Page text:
Bye bye Mars potato, hello soil improvement

As I’ve written on the Mark Watney Potato Project page, the potato I planted earlier this summer died last week. On my YouTube channel you can see how fast the plant grew in simulated mars soil (regolith) the first few weeks, before the growth stopped and it started to wither. Today, I emptied the pot onto a plastic sheet to make sense of what happened. 

The potato plant in its prime, with camera and sensors attached. 

When I planted the potato, I made sure to add fertilizer (chicken manure, a good substitute for the human faeces that will be used on Mars) and monitor the moisture level in the soil using a sensor that made measurements every 15 minutes and posted them online. I was also able to see how the plant was doing via the pictures that where taken every 30 minutes and posted online. Add the temperature and light sensor, and you could safely say that this summer, my potato was the most surveilled plant in Norway. Luckily, potatoes have not yet been granted the right to privacy by the EU… 🙂 

This is how the plant and soil looked at the end of the experiment. The brown pellets on top of the soil is chicken manure which floated to the surface the last time I watered. 

Now I had several hypotheses to explain why the plant died. One that immediately sprang to mind was temperature. From May to August, Southern Norway suffered through the longest and hottest heat wave in recorded history. Officially temperatures rarely exceeded 30 degrees Celsius in Oslo, but my digital sensor routinely recorded values well in excess of that. On the other hand, the potato had enough water and was only subjected to direct sunlight for a few hours every day. 

This is the temperatures recorded at the potato plant from early June through mid August. The gap in the data is due to a failed component, but remained high throughout the period. 

A more likely possibility was that the soil was too compact for the potato to develop a proper root system. Without roots spreading through the soil, the potato would be unable to absorb enough water and fertiliser, and would start to die as soon as it had used the energy stored in the original spud. When I emptied the pot onto the plastic sheet, what I experienced and saw seemed to support this view. 

The contents of the pot, with the sad remains of the potato plant at the front. 

The soil was very hard to get out, and seemed more like dried clay than anything else. The plant had hardly developed any roots at all, and the potato itself was an empty, dry husk. 

Close up of the all that was left of the potato. Right and center is the root system.

This explanation makes sense. I used a Mars soil simulant which consists of finely ground volcanic rock or regolith. This replicates conditions on the surface of Mars, which is covered by a layer of reddish dust particles, sand and rocks, mostly of volcanic origin. My Mars soil had the consistency of cocoa powder, which meant that it had a tendency to solidy after it had been watered.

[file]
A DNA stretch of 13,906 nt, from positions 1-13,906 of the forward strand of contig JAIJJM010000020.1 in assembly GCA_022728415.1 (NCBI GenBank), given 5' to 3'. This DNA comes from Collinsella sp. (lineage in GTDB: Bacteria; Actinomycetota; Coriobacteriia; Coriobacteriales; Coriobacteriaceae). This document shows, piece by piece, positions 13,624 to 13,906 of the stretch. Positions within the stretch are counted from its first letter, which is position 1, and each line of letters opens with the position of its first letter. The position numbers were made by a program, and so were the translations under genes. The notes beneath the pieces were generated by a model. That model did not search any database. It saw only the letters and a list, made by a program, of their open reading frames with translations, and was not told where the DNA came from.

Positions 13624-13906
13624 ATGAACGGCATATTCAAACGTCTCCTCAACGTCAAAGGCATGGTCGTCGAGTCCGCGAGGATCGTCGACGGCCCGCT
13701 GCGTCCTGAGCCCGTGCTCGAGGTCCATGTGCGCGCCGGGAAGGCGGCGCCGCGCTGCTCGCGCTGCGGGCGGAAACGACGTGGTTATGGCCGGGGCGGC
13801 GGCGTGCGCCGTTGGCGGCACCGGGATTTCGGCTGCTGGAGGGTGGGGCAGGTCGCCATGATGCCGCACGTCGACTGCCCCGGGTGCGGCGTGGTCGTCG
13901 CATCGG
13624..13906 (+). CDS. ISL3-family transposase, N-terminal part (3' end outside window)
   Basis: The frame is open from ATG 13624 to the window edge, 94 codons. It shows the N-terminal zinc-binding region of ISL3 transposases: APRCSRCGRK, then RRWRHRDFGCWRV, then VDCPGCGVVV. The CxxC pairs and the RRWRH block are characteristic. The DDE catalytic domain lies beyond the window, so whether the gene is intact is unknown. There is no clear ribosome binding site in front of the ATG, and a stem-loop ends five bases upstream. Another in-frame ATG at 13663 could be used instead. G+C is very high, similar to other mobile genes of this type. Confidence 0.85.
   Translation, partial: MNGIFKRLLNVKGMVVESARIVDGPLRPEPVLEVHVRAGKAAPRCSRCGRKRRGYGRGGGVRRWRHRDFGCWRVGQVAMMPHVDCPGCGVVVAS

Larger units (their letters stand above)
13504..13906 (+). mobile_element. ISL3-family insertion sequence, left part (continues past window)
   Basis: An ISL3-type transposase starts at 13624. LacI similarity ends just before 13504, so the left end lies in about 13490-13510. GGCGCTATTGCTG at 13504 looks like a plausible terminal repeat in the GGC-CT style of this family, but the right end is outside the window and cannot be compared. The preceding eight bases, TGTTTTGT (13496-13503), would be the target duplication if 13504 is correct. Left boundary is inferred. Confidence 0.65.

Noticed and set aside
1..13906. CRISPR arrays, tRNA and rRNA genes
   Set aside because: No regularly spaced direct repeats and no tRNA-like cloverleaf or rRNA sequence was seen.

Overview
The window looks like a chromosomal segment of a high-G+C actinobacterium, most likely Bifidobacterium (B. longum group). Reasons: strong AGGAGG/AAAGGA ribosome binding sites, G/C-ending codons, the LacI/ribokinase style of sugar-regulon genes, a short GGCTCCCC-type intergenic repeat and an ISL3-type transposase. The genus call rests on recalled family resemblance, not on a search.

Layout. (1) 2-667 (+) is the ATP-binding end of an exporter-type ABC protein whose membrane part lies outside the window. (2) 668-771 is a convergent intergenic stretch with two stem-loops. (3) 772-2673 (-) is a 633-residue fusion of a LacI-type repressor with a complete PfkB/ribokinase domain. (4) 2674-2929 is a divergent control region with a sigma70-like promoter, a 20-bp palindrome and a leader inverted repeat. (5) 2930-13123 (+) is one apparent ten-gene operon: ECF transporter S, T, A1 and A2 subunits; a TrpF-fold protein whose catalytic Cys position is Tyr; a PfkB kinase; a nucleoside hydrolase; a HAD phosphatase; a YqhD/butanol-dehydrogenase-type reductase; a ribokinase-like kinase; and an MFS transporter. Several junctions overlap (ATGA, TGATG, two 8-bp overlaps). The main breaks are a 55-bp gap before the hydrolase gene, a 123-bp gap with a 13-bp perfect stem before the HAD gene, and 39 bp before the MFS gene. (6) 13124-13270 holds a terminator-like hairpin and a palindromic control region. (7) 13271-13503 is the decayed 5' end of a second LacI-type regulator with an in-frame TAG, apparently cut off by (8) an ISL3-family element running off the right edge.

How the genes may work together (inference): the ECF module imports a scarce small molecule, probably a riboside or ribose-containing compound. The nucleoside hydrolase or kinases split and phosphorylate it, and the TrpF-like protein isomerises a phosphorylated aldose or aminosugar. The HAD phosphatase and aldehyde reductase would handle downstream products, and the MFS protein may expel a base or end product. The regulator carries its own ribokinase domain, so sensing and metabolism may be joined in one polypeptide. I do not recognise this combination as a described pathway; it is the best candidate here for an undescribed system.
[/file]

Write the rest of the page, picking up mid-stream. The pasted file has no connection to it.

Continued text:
Previous experiments with similiar soil simulants, done at the University of Wageningen in the Netherlands, has also shown that is difficult (though not impossible) to get food crops to grow in simulated Mars regolith. 

What next?

There is little point in repeating the project with another potato or new food crops in the same type of soil. I have chosen to leave the simplistic framework set out in the book and movie «The Martian» – ie grow plants in Mars soil with a lot of fertiliser added. Instead I will make what I believe to be a reasonable assumption: In a human settlement on Mars, everything will be recycled.

Not because recycling is the right thing to do for the environment – on Mars there is very little «environment» to protect. The main motivation will be economic, as transporting goods from Earth will be hugely expensive for the foreseeable future. All food waste and other biodegradable waste will be composted as a matter of routine. Which means that after a few months of settlement on Mars, it will be possible to improve the local soil dramatically using compost and human feces-based fertiliser. 

Compost (the dark stuff), chicken manure and regolith before mixing. The mixture is about 1 part compost to 2,5 parts regolith.

I want to test this idea. In addition to chicken manure, I have now added compost made from food and plant waste to my Mars regolith. I have not yet decided what kind of plants I want to grow, what I do know is that autumn is coming soon which means moving the plants inside. My next project will use artificial lighting, which will also be important on Mars in the future due to the weaker sunlight on the planet. Stay tuned!

Mars soil 2.0 ready for action! 


The Mars potato page, with updates and links to videos
How to set up a Raspberry Pi (Zero) to upload images to a server via ftp
My YouTube channel, with timelapses of the potato plant’s rise and fall

2 Comments on “Bye bye Mars potato, hello soil improvement”

  1. At a glance, if your soil was just regolith, chicken manure, water and a potato. where were the microorganisms that are needed to break down the chicken manure into products that the potato root can absorb? The fact that there was still recognisable chicken manure in the soil whan the potato died tells you that it wasn’t getting broken down in the soil. With the compost, your next potato will be completely fine – lots of good bugs in there!

    1. Thanks for your comment! I also figured that there was a lack of microbial diversity, so to speak. I did try to incorporate compost from my in-laws, who are avid gardeners. But alas, it was too late in the game. 🙂

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